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can you keep a secret?

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can you keep a secret?

Written by  rabbi russ resnik

art-keepsecretYou shall not go about as a talebearer among your people. --  Lev 19:16

A talebearer reveals secrets, "But he who is of a faithful spirit conceals a matter" (Prov 11:13)

Have you ever been in on a conversation that started like this: “Can you keep a secret? I’m really not supposed to talk about this, but . . .” or “So-and-so made me promise not to tell anyone about this, but . . .”? This opening line is usually followed by an explanation of why it’s OK to not keep the secret, but to share the forbidden information with you, often in flattering terms. But don’t yield to flattery; the right response to this opening line is, “Wait, don’t tell me! If it’s supposed to be a secret I don’t want to know it.”

Nothing destroys trust in a relationship more quickly than violating confidentiality. Or, to put it positively, maintaining confidentiality is a powerful key to building trust, and developing the middah of trustworthiness. We have to work on it not only within ourselves, but also in our conversations with others.

Confidentiality is a pillar of professional practice like counseling, law, and pastoral or rabbinic work. Information that someone gains in these special relationships is protected, and for a professional to violate confidentiality threatens his or her entire practice. But confidentiality is also part of life according to mussar in general. Any information you gain about another person specifically because of your particular relationship—whether as a friend, loved one, employer, mentor, and so on—is private. In other words, in all our relationships, what we know about another person, unless it is clearly public information, should be kept private. Keeping information sealed demonstrates trustworthiness and increases trustworthiness as well.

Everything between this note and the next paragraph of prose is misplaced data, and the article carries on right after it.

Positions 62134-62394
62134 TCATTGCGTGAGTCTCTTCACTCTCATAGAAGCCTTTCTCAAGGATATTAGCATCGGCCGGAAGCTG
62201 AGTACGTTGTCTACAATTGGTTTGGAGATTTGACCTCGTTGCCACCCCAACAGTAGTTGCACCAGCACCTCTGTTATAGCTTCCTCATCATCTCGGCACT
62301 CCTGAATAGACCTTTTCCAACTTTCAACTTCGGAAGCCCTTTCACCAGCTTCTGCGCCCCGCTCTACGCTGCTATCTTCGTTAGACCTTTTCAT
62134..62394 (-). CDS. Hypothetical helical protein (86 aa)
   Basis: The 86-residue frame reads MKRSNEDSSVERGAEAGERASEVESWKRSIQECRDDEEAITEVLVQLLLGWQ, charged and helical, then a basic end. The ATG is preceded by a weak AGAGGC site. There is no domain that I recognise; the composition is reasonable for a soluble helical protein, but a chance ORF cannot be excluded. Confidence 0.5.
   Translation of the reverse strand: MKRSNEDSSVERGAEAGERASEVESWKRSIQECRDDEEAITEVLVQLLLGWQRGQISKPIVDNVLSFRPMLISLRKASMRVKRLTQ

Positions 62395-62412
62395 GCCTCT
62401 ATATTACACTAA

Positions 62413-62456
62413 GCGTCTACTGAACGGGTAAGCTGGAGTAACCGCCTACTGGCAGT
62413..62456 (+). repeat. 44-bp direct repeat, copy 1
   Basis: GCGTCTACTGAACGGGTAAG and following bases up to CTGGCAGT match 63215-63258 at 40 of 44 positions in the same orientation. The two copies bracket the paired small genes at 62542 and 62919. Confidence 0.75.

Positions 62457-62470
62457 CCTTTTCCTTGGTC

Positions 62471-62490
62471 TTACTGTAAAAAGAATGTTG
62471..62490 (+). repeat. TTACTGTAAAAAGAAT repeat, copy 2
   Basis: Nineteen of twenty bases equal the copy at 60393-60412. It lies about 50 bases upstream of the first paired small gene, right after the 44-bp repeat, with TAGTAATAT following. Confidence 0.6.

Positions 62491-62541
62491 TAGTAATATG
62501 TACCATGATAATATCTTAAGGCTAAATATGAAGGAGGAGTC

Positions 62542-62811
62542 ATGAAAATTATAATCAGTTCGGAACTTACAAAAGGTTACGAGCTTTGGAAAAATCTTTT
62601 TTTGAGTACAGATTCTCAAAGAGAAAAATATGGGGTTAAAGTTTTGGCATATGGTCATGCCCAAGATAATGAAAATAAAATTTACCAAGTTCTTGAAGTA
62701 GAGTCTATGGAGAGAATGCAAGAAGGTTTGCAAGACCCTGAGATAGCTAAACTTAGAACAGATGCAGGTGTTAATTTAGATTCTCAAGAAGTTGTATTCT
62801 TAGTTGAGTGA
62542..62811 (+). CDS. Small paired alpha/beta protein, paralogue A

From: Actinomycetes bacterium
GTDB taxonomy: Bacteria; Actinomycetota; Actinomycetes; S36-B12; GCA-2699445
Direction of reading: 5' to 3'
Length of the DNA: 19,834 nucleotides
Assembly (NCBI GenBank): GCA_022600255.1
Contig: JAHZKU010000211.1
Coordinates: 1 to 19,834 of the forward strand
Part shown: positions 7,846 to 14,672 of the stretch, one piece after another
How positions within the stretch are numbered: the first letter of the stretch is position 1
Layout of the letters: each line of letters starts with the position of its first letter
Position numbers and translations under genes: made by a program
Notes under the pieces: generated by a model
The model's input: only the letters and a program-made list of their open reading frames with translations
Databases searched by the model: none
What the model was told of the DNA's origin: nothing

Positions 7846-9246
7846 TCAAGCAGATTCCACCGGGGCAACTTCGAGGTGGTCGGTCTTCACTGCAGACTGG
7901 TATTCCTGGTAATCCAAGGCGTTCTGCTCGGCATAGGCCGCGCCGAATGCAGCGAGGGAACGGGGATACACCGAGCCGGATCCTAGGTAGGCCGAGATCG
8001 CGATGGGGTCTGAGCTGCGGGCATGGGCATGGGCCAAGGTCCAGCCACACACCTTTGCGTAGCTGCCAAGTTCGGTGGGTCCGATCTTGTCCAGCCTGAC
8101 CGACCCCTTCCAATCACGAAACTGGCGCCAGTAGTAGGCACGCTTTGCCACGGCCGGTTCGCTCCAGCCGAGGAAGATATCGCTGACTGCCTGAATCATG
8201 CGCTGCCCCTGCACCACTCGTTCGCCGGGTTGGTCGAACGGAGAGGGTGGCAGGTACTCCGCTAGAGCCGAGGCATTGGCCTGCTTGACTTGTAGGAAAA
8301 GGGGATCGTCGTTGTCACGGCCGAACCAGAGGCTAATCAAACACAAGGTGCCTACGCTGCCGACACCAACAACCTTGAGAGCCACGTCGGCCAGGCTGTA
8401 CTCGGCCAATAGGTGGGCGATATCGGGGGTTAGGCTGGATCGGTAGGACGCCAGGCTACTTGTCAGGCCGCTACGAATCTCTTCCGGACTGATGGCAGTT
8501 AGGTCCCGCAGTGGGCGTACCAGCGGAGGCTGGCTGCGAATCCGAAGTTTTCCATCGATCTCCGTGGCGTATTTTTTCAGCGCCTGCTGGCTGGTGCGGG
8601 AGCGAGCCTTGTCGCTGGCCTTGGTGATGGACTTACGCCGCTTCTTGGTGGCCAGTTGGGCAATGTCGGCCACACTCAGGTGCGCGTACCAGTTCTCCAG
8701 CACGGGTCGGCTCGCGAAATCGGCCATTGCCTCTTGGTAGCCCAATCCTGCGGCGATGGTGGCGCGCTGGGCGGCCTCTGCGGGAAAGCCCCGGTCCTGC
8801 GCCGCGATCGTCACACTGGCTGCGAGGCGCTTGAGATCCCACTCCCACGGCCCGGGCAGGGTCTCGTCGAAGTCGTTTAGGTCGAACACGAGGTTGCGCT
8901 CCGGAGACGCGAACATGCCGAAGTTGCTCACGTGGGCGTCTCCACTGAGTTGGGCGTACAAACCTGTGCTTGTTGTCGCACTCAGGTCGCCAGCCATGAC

As with all matters of mussar, there are a few exceptions to confidentiality. If someone tells you about a plan to harm himself or someone else, and it’s really a plan and not just a feeling of despair or hostility, you need to violate confidentiality to protect another person’s life or safety. If you learn about abuse of children, you must violate confidentiality to protect the vulnerable.

Aside from these exceptions, however, we need to be trustworthy with private information. You can’t pass it on with the condition that the other person not pass it on: “I’m really not supposed to talk about this, but I know you won’t tell anyone else, so I’m telling you . . .” It doesn’t work; you’ve just demonstrated that the promise to keep a secret isn’t binding. Whoever you pass this information to is likely to say the same thing to someone else—“I’m really not supposed to talk about this, but . . .” and before you know it, you read it on someone’s Face Book prayer list. In fact, asking for prayer is a rather common way we violate confidentiality and destroy trust. If you have private information, you’ll have to pray for it in private too. People often make an exception for their husband or wife, but even this requires the permission of the person you want to talk about. You can tell them that anything you discuss is strictly confidential, except that you want to share it with your spouse, if that’s acceptable to them.Otherwise, you need to be trustworthy and not share it with anyone.

Can you keep a secret? The instruction in Leviticus, “You shall not go about as a talebearer among your people,” is given within the extended passage that ends, “You shall love your neighbor as yourself” (Lev. 19:18). Keeping a secret is not only essential to good and trusting relationships, not only essential to the middah of trustworthiness, but also essential to true love for our friends and neighbors.

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